All Academic, Inc. Research Logo

Info/CitationFAQResearchAll Academic Inc.
Document

The Solution Down the Hall: How Introductory Courses in American Government Can Engage Students
Unformatted Document Text:  The Intercollegiate Studies Institute (ISI) issued a report on the civic literacy of American college students in 2007, and it too highlights problems beyond the lack of voting. The report argued that America’s colleges fail to increase their students’ knowledge about America’s history and institutions, and that students are “no better off than when they arrived in terms of acquiring the knowledge necessary for informed engagement in a democratic republic.” Not only are students not learning what they need to participate in a democracy, but the report found that graduating seniors know less than their freshman counterparts--a phenomenon the authors of the study term “negative learning.” The nationally representative survey of over 14,000 students highlights a coming crisis in American citizenship and links low levels of political knowledge with lackluster participation in activities related to citizenship. The roots of anemic political participation and feeble civic literacy among American youth are numerous, and assigning blame is probably counterproductive. Yet part of the culpability rests in the nature of many mobilization efforts. In the drive to register and mobilize as many young Americans as possible, and to do so at the lowest possible costs, many youth engagement organizations focus on populations predisposed to becoming engaged - what we might call harvesting the low-hanging fruit. The quickest, most cost-efficient way to produce massive numbers of new registrations, for instance, is to head to the college campus. What better way to tackle the youth disengagement issue than to push more students to the polls? While this is a valuable activity, college students are much more likely to register on their own than other populations of young citizens. And if they do not become involved in their college years, chances are quite high that they will become engaged after graduation, especially compared to other populations.

Authors: Shea, Daniel.
first   previous   Page 3 of 21   next   last



background image
The Intercollegiate Studies Institute (ISI) issued a report on the civic literacy of American
college students in 2007, and it too highlights problems beyond the lack of voting. The report
argued that America’s colleges fail to increase their students’ knowledge about America’s
history and institutions, and that students are “no better off than when they arrived in terms of
acquiring the knowledge necessary for informed engagement in a democratic republic.” Not
only are students not learning what they need to participate in a democracy, but the report found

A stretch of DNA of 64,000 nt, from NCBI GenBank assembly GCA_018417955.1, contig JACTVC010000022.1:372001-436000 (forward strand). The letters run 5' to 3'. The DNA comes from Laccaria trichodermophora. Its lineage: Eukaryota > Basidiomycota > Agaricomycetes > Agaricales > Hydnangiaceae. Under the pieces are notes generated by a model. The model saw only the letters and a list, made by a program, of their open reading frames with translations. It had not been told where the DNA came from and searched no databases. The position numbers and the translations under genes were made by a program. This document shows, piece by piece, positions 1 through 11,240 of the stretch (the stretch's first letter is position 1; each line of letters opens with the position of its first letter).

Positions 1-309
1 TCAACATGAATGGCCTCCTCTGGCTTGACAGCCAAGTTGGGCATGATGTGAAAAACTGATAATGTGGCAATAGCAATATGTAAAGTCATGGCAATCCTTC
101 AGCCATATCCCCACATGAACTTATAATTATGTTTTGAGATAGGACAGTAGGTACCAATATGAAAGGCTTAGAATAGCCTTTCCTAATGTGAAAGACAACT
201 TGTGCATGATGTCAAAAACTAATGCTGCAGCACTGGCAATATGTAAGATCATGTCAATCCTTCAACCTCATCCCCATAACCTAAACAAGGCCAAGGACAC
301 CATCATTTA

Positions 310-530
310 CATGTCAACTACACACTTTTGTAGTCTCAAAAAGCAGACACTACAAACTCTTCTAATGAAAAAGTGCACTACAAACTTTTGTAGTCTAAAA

that graduating seniors know less than their freshman counterparts--a phenomenon the authors of
the study term “negative learning.” The nationally representative survey of over 14,000 students
highlights a coming crisis in American citizenship and links low levels of political knowledge
with lackluster participation in activities related to citizenship.
The roots of anemic political participation and feeble civic literacy among American
youth are numerous, and assigning blame is probably counterproductive. Yet part of the
culpability rests in the nature of many mobilization efforts. In the drive to register and mobilize
as many young Americans as possible, and to do so at the lowest possible costs, many youth
engagement organizations focus on populations predisposed to becoming engaged - what we
might call harvesting the low-hanging fruit. The quickest, most cost-efficient way to produce
massive numbers of new registrations, for instance, is to head to the college campus. What
better way to tackle the youth disengagement issue than to push more students to the polls?
While this is a valuable activity, college students are much more likely to register on their own
than other populations of young citizens. And if they do not become involved in their college
years, chances are quite high that they will become engaged after graduation, especially
compared to other populations.


Convention
Submission, Review, and Scheduling! All Academic Convention can help with all of your abstract management needs and many more. Contact us today for a quote!
Submission - Custom fields, multiple submission types, tracks, audio visual, multiple upload formats, automatic conversion to pdf.
Review - Peer Review, Bulk reviewer assignment, bulk emails, ranking, z-score statistics, and multiple worksheets!
Reports - Many standard and custom reports generated while you wait. Print programs with participant indexes, event grids, and more!
Scheduling - Flexible and convenient grid scheduling within rooms and buildings. Conflict checking and advanced filtering.
Communication - Bulk email tools to help your administrators send reminders and responses. Use form letters, a message center, and much more!
Management - Search tools, duplicate people management, editing tools, submission transfers, many tools to manage a variety of conference management headaches!
Click here for more information.

first   previous   Page 3 of 21   next   last

©2012 All Academic, Inc.